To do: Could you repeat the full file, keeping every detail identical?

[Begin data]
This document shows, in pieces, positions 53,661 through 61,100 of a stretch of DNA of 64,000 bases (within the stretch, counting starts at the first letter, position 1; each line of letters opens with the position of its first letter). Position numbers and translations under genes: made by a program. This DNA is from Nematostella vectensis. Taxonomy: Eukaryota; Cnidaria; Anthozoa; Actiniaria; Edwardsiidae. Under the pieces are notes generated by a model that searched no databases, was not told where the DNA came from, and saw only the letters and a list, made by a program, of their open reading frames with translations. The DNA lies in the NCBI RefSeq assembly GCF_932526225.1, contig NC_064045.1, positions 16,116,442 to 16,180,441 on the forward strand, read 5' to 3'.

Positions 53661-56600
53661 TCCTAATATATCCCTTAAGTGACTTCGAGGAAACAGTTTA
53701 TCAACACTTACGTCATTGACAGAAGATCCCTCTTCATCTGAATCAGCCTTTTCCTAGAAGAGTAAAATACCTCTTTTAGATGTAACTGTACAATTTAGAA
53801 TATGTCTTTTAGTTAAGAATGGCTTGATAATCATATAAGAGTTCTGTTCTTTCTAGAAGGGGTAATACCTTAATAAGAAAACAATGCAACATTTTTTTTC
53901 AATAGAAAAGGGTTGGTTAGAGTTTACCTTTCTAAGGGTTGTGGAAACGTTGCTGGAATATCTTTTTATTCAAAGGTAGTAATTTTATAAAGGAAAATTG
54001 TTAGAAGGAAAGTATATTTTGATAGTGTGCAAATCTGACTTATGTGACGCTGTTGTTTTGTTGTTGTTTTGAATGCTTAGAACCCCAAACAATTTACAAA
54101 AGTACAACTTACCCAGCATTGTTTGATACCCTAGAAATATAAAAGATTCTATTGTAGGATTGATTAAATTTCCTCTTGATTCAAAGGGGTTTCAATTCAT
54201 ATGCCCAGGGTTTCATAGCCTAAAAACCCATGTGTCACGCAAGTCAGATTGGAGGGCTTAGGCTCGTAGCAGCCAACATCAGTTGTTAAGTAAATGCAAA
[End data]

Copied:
This document shows, in pieces, positions 53,661 through 61,100 of a stretch of DNA of 64,000 bases (within the stretch, counting starts at the first letter, position 1; each line of letters opens with the position of its first letter). Position numbers and translations under genes: made by a program. This DNA is from Nematostella vectensis. Taxonomy: Eukaryota; Cnidaria; Anthozoa; Actiniaria; Edwardsiidae. Under the pieces are notes generated by a model that searched no databases, was not told where the DNA came from, and saw only the letters and a list, made by a program, of their open reading frames with translations. The DNA lies in the NCBI RefSeq assembly GCF_932526225.1, contig NC_064045.1, positions 16,116,442 to 16,180,441 on the forward strand, read 5' to 3'.

Positions 53661-56600
53661 TCCTAATATATCCCTTAAGTGACTTCGAGGAAACAGTTTA
53701 TCAACACTTACGTCATTGACAGAAGATCCCTCTTCATCTGAATCAGCCTTTTCCTAGAAGAGTAAAATACCTCTTTTAGATGTAACTGTACAATTTAGAA
53801 TATGTCTTTTAGTTAAGAATGGCTTGATAATCATATAAGAGTTCTGTTCTTTCTAGAAGGGGTAATACCTTAATAAGAAAACAATGCAACATTTTTTTTC
53901 AATAGAAAAGGGTTGGTTAGAGTTTACCTTTCTAAGGGTTGTGGAAACGTTGCTGGAATATCTTTTTATTCAAAGGTAGTAATTTTATAAAGGAAAATTG
54001 TTAGAAGGAAAGTATATTTTGATAGTGTGCAAATCTGACTTATGTGACGCTGTTGTTTTGTTGTTGTTTTGAATGCTTAGAACCCCAAACAATTTACAAA
54101 AGTACAACTTACCCAGCATTGTTTGATACCCTAGAAATATAAAAGATTCTATTGTAGGATTGATTAAATTTCCTCTTGATTCAAAGGGGTTTCAATTCAT
54201 ATGCCCAGGGTTTCATAGCCTAAAAACCCATGTGTCACGCAAGTCAGATTGGAGGGCTTAGGCTCGTAGCAGCCAACATCAGTTGTTAAGTAAATGCAAA